Urgent Museum Notice

Image for Returning The Gaze: Lalla Essaydi

Returning the Gaze: Lalla Essaydi

Blog Category:  NMWA Exhibitions

In celebration of NMWA’s 30th anniversary, and inspired by the museum’s focus on contemporary women artists as catalysts for change, Revival illuminates how women working in sculpture, photography, and video use spectacle and scale for expressive effect.

Lalla Essaydi, Bullets Revisited #20, 2014; Chromogenic print mounted on aluminum, 30 x 40 in.; Courtesy Miller Yezerski Gallery © Lalla Essaydi
Lalla Essaydi, Bullets Revisited #20, 2014; Chromogenic print mounted on aluminum, 30 x 40 in.; Courtesy Miller Yezerski Gallery © Lalla Essaydi

Lalla Essaydi (b. 1956, Marrakesh, Morocco)
Born and raised in Morocco, Lalla Essaydi now lives and works in New York. She received her MFA from the School of the Museum of Fine Arts at Tufts University in 2003 and has since participated in several major exhibitions around the world.
Essaydi’s intricately staged photographs not only draw the viewer in with their scale and beauty, but go further to challenge 19th century Orientalist mythology, which portrayed Arab women as sexual objects for male fantasy. While she often imitates the poses of Orientalist painters, she controls the gaze. Essaydi portrays her subjects clothed and covered in henna calligraphy. This stylistic choice challenges the tradition of calligraphy as a male-dominated art form.
The Artist’s Voice:
“In my art, I wish to present myself through multiple lenses—as artist, as Moroccan, as traditionalist, as Liberal, as Muslim. In short, I invite viewers to resist stereotypes.”—Lalla Essaydi, artist’s website
“There are so many layers to my work, and some of them are just for me. If the viewer does not discover it on their own, I’m not going to talk about it because I have always been told how to behave, what to say, how to see things, how to think, and I don’t want to impose that on the viewers by stating everything. I do what I do for myself, before anything else. ”—Lalla Essaydi, interview in Africa is a Country

Lalla Essaydi, Bullets Revisited #3, 2012; Triptych, chromogenic prints on aluminum, 150 x 66 in.; Courtesy of the artist, Miller Yezerski Gallery, Boston, and Edwynn Houk Gallery, NYC
Lalla Essaydi, Bullets Revisited #3, 2012; Three chromogenic prints mounted on aluminum, 66 x 150 in. overall; National Museum of Women in the Arts, Purchased with funds provided by Jacqueline Badger Mars, Sunny Scully Alsup and William Alsup, Mr. Sharad Tak and Mrs. Mahinder Tak, Marcia and Frank Carlucci, and Nancy Nelson Stevenson; © Lalla Essaydi

Revival Highlight:
Two of Essaydi’s photographs from her “Bullets Revisited” series are on view. A recent acquisition into NMWA’s permanent collection, the triptych Bullets Revisited #3 (2012) portrays a reclining woman, whose skin and garments are covered in henna calligraphy, against a background embellished in silver and gold bullet casings. By presenting this photograph in a triptych format, the fragmentation of the body denies a voyeuristic view of the figure. In Bullets Revisited #20 (2014), she cocooned her seated model with a cape encrusted with similar casings. Essaydi explains her use of bullets as a commentary on violence against women in a new post-revolutionary era following the Arab Spring.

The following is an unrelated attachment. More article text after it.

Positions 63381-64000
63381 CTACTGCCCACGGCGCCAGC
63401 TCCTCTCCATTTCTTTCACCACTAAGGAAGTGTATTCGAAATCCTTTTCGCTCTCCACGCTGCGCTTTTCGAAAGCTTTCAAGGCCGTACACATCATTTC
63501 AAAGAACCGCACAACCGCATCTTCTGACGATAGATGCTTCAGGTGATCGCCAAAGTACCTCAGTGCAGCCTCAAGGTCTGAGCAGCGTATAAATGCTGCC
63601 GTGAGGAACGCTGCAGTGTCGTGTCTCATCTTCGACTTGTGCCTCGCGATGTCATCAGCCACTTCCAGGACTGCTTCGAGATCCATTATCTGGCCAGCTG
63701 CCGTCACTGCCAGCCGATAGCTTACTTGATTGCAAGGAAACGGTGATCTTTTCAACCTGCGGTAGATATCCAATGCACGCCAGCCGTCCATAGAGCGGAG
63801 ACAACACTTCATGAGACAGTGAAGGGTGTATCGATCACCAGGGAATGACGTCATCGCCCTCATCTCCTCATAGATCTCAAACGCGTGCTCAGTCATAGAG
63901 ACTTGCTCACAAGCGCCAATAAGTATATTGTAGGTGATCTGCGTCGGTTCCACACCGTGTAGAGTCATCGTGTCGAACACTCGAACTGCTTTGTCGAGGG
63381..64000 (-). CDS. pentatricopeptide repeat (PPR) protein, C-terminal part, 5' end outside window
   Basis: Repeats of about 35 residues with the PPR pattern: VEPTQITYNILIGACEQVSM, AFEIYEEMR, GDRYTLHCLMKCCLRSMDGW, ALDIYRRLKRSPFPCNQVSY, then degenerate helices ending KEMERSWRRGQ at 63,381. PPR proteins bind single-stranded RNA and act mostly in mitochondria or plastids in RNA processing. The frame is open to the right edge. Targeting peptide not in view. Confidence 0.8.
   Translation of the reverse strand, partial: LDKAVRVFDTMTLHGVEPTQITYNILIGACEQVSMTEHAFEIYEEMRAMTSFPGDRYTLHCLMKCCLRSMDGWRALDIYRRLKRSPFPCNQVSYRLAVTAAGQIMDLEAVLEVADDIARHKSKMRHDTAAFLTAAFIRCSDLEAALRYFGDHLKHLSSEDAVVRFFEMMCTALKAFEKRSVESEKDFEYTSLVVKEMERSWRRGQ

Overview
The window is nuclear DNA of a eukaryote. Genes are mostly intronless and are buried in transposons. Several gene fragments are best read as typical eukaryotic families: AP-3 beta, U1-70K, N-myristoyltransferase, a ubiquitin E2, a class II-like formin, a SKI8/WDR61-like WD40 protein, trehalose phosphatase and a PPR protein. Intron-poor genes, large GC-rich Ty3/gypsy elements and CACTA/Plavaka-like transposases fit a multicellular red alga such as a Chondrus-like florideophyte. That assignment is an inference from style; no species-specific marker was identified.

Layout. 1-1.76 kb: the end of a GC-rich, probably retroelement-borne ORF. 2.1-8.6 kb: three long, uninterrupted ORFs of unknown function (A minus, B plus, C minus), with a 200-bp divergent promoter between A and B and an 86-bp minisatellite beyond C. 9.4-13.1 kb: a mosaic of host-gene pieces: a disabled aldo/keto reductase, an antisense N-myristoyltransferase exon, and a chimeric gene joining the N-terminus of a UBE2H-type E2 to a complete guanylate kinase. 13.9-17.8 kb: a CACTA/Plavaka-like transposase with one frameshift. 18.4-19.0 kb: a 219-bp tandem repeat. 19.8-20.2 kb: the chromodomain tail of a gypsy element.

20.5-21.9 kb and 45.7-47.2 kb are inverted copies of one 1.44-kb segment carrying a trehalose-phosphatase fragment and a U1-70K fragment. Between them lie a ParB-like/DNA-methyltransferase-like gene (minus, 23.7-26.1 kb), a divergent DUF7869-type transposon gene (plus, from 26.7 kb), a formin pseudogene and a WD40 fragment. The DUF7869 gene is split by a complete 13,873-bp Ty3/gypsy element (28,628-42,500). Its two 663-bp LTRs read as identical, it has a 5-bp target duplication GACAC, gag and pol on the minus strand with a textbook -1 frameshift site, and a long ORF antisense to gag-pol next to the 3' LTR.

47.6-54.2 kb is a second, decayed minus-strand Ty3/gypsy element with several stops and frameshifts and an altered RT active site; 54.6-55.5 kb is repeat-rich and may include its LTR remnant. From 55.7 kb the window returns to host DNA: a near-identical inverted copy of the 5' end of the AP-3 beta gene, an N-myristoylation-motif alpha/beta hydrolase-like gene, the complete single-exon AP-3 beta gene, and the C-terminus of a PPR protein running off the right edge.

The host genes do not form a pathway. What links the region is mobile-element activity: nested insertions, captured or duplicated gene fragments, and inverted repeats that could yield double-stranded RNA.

Visit the museum and explore Revival, on view through September 10, 2017.

Related Posts

  • Iturbide and Kahlo: A Conversation

    Posted: May 18, 2020 in NMWA Exhibitions
    In one intimate photograph, Graciela Iturbide responds—and pays homage—to Frida Kahlo’s cultural legacy, creating an artistic dialogue between the two women.
    A black and white photograph of a worn body brace pinned on a blank concrete wall. The photograph is taken from slightly below and to the left of the brace. Similar to a corset, the brace itself is simultaneously lonely, foreboding, and empty as it hangs.
    Blog Category:  NMWA Exhibitions
  • Graciela Iturbide’s Mexico: Capturing Death

    Posted: May 04, 2020 in NMWA Exhibitions
    Graciela Iturbide confronts what she calls “Mexico’s death fantasy” as it appears in the street, at festivals, and in the cemetery.
    A black-and-white photograph shows the back of a woman as she crests a rocky path above a vast desert landscape beneath an expansive sky. Her traditional, ethnic full skirt, long-sleeved blouse, and long, straight, dark hair contrasts with the modern portable stereo she carries.
    Blog Category:  NMWA Exhibitions
  • Graciela Iturbide and La Matanza: Ritual as Practice and Subject

    Posted: Apr 20, 2020 in NMWA Exhibitions
    Photography and its ritualistic qualities—observation, development, and selection—is a form of therapy for Graciela Iturbide. More than simply documenting moments in time, the practice offers her a way to process and understand the world.
    A black-and-white photograph shows the back of a woman as she crests a rocky path above a vast desert landscape beneath an expansive sky. Her traditional, ethnic full skirt, long-sleeved blouse, and long, straight, dark hair contrasts with the modern portable stereo she carries.
    Blog Category:  NMWA Exhibitions